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How pollutants are damaging our body's first line of defense

According to new research, air and water pollutants are disrupting the human body’s mucosal system, which protects it from toxins

Vapor rises from chimneys and cooling towers at the Belchatow coal powered power plant, operated by PGE SE, in Belchatow, Poland, on Thursday, July 8, 2021. (Bloomberg)

Findings from new scientific research show that not just air, but common pollutants -- particulate matter -- in the water we consume are also damaging an important system of the human body.

Researchers from the Technical University of Munich reviewed recent scientific literature about the effects of particle contaminants on the mucosal system, an internal membrane that serves as the human body's lubricant and the first line of defense from toxins and infections. The data establishes a clear link between exposure to airborne or waterborne particulate matter and several health conditions, according to findings published in the journal Biophysics Reviews, from AIP Publishing (American Institute of Physics), this week.

Also read: Facing the covid-19 and air pollution ‘twindemic’

Oliver Lieleg, associate professor of biomechanics at the Technical University of Munich and the study’s co-author says mucosal barriers are really important to protect various body systems, but that function is only there if we don't damage it -- he explains in a news release. “Sadly, our native mucosal systems are being compromised by micro- and nanoparticles present in our environment,” he adds.

A pedestrian walks past a wall mural painted to grab attention on the issue of air pollution as the government eased restrictions amidst the Covid-19 coronavirus pandemic, in Mumbai on June 13, 2021.
A pedestrian walks past a wall mural painted to grab attention on the issue of air pollution as the government eased restrictions amidst the Covid-19 coronavirus pandemic, in Mumbai on June 13, 2021. (AFP)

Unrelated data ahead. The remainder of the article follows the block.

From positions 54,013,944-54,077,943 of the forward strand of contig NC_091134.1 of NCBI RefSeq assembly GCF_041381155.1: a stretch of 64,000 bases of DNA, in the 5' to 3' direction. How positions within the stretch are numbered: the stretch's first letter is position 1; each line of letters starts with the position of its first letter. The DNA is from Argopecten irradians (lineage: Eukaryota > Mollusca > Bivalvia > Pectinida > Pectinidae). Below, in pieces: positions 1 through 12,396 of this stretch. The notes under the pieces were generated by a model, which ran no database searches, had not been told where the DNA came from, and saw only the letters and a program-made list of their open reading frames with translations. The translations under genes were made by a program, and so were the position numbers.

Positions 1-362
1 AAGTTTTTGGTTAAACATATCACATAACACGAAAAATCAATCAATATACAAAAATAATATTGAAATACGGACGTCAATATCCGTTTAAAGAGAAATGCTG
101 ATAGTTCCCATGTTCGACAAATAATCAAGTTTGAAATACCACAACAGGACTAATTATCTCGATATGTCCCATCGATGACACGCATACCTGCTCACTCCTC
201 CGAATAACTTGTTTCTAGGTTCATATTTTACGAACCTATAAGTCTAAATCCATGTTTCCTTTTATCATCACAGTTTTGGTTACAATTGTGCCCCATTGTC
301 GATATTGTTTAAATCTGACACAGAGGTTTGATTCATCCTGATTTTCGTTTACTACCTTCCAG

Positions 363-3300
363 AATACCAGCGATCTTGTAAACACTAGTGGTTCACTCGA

The researchers say pollution and particulate matter in the air and water affect the mucosal system in multiple ways. Structural changes can create holes, making the mucosal barrier leaky. Pathogens and toxins can piggyback on these particles and enter our body. Cells can produce too much or too little mucus, and neither is good for preserving optimal function (for example, when lubricating the eye to protect from abrasion upon blinking). Finally, the quality (for example, stiffness) of the mucus itself can become altered due to the pollutants, the release explains.

“Imagine if you add too much flour to the recipe when making a dough. The bread would come out hard and brittle. Contaminating mucus with black carbon or microplastic has similar negative effects and can alter mucus structure and function,” Lieleg explains in lay terms.

While there are many natural processes, think volcanic eruptions, that create pollutants in the air, human or anthropogenic activities can also result in problematic particles and produce air contaminants, such as soot. The same applies to water contaminants: like microplastics, which are now found at dangerous levels in water bodies worldwide.

Also read: Air pollution costs Indian businesses billions each year

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